• Ventilation
  • Resistance to contaminants and moisture
  • Ensuring weather-resistant main walls
  • Windows with suitable lintels that support the roof
  • Fireproof steel and timber beams
  • Ceiling joists and spacings
  • Soundproofing
  • Roof pitch, ventilation, and coverings
  • Internal walls and joinery safety
  • Thermal efficiency of windows, doors and glazing
  • Staircases
  • Water safety and hygiene/sanitation
  • Rainwater fittings
  • Toxic substances
  • Drainage and waste disposal
  • Combustion appliances and fuel storage systems
  • Protection from falling, collision and impact
  • Conservation of power and fuel
  • Access to and use of buildings

And this isn’t everything…

That’s why we recommend seeking a building regulations package to make sure no stone is left unturned. It’s also something your architect can put together for you. They’ll combine the work of building regulations specialists to put together a set of detailed drawings for your chosen building contractor. This avoids mistakes and unsafe rear extensions being constructed.

It also serves to:

  1. Make sure you’re compliant with building regulations.
  2. Create a blueprint for your build so you receive the design you expect.
  3. Ensure accurate tender returns and a way to control your costs. For example, if you expect to pay £100K, the detail this package includes ensures you stay within budget by covering all the details of your design. Without these details, you risk unforeseen costs on site, which means more money and time. Every Grand Designs episode runs over budget because of issues on site, so if you cover the details, it reduces the likelihood of overspending and delays.

Learn more about how Resi can support you with our building regulations package.

How do I simplify my rear extension process?

There are three main ways to help your rear extension process run as smoothly as possible. Let’s discuss each option below.

Use the Neighbour Consultation Scheme

Although projects under permitted development don’t require planning permission and therefore don’t need consent from your neighbours, a form of prior approval gives your neighbour the opportunity to object anyway. You might ask yourself why you’d do this if you don’t have to, but for the sake of good intentions and an ability to counter any later backlash, a form of Prior Approval puts something indisputable in writing (at the very least). At best, it shows your neighbours you’ve considered how your rear extension might affect them.

If you’re concerned your neighbours will object to whatever you do, a certificate of lawful development might give you further peace of mind.

Obtain a Lawful Development Certificate

A Lawful Development Certificate will essentially legitimise your rear extension at the point of construction. For example, if planning policies change in the future, your certificate protects you from any complaints or backlash in lieu of those changes.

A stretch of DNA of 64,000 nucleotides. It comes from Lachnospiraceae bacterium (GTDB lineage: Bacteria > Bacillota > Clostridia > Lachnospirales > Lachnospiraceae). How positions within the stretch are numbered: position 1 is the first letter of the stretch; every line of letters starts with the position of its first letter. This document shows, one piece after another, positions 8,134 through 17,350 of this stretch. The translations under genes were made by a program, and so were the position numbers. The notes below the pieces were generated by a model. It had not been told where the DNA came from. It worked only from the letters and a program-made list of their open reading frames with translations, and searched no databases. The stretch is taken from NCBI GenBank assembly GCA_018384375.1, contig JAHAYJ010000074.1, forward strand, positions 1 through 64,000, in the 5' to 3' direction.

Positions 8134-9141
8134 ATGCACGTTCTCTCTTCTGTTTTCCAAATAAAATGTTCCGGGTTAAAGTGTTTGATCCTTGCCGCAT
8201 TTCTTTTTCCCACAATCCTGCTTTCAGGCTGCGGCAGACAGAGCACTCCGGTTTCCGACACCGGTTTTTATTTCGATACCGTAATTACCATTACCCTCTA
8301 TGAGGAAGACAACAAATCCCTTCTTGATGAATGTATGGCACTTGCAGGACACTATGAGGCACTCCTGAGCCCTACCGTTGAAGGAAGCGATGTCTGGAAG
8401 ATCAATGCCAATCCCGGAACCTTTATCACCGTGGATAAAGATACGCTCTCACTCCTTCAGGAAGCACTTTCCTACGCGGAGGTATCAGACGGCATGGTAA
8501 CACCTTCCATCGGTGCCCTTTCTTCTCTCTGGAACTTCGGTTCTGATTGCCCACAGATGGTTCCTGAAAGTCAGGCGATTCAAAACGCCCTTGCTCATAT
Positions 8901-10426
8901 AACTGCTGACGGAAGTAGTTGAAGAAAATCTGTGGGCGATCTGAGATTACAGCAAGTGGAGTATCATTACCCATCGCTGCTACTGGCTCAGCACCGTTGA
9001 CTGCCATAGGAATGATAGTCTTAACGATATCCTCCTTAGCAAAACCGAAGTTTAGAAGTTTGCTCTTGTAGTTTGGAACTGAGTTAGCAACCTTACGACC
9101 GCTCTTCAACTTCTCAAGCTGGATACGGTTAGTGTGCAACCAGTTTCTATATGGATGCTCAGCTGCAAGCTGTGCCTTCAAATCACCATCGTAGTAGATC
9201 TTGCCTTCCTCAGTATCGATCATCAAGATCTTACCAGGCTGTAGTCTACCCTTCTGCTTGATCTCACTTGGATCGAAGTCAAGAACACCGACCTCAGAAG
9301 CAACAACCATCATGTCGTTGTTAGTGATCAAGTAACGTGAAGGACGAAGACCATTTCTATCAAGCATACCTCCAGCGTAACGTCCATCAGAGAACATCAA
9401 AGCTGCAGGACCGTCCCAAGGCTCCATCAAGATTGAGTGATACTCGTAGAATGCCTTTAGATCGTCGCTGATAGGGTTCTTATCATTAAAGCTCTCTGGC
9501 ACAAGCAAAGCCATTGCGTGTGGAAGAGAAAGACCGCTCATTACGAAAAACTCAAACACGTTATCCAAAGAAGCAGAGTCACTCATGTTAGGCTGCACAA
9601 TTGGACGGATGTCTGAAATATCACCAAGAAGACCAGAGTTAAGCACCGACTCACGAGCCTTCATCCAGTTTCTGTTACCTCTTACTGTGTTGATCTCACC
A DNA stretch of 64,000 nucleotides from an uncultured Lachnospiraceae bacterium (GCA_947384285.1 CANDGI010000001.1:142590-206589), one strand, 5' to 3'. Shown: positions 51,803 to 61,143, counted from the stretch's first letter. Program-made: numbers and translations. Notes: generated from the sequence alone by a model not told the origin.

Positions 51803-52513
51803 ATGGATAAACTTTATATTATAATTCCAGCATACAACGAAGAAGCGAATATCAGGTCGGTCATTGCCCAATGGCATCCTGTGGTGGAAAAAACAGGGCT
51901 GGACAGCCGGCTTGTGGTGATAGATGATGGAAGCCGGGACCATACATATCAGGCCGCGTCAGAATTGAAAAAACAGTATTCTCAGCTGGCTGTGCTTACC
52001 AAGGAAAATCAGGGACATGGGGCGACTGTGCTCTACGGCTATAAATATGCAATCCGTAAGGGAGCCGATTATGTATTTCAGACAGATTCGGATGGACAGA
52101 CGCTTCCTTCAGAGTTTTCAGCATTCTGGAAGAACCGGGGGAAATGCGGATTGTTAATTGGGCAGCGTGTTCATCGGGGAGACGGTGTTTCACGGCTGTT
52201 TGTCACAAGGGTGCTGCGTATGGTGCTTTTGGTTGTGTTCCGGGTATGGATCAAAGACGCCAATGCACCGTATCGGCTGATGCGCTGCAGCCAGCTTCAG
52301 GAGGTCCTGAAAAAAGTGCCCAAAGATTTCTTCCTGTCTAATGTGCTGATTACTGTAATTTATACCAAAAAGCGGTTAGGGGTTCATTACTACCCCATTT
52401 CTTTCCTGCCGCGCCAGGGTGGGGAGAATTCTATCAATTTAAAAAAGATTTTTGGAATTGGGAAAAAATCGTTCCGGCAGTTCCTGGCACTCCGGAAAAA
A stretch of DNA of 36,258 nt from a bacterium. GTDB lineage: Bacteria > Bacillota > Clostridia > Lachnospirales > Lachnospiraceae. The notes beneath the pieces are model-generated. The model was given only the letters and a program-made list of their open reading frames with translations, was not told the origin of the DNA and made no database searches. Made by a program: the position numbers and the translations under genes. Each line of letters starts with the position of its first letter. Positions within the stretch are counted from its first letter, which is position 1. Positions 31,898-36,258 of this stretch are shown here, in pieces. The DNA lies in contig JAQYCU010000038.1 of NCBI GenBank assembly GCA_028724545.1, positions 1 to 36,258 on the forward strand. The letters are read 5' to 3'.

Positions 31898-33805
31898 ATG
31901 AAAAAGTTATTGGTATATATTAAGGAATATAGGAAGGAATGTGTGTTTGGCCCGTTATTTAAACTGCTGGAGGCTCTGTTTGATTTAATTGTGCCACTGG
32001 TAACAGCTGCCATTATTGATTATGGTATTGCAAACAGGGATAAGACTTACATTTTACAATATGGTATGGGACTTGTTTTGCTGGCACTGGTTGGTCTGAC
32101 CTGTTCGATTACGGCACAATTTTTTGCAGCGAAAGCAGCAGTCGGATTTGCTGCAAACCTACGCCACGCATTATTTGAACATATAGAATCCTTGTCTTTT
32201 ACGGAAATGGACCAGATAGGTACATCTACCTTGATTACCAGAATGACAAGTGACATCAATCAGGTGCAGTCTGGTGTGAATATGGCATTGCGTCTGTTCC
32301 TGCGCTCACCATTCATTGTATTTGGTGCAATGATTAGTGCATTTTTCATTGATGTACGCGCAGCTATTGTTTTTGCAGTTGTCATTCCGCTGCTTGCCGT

Read more about lawful development certificates here.

Use Resi from concept up to construction

We know how much time, effort and expertise are involved when it comes to rear extensions, which is why Resi was founded in the first place. Our aim is to help homeowners build quicker, for less, and without stress. We’re able to do this because our experts are all in-house, meaning you’ll always have access to a professional via our online dashboard. We’ll help you with surveys, architectural designs, securing planning approval, and getting building regs sign-off. We’ll even introduce you to our trusted building contractors so you can be assured your home improvement is in good hands.

Get in touch to see how we can help you improve your home.

Rear extension inspiration and ideas

Resi to build the renovation of your dreams? Let’s inspire a little magic with these designs and trends.


Stay in style and on-trend with these gorgeous window frames.Crittall style glazed wraparound

Pitched roofs

Don’t fall flat this season. Hold your head, standards and roof pitches high.
A pitched roof single storey extension, 3D model of the exterior

Subtle wraparound

Hug your home with a dreamy and effortlessly chic wraparound extension.
House extension - a glass wraparound in London

Botanical aesthetic

Add some of nature’s air purifiers into your home for a design pick-me-up.
Garden room plants by a window

Classic accents

Some trends never go out of style. Add open brick walls and skylights for a stylish finish.Underhill 14

Design & cost your rear conversion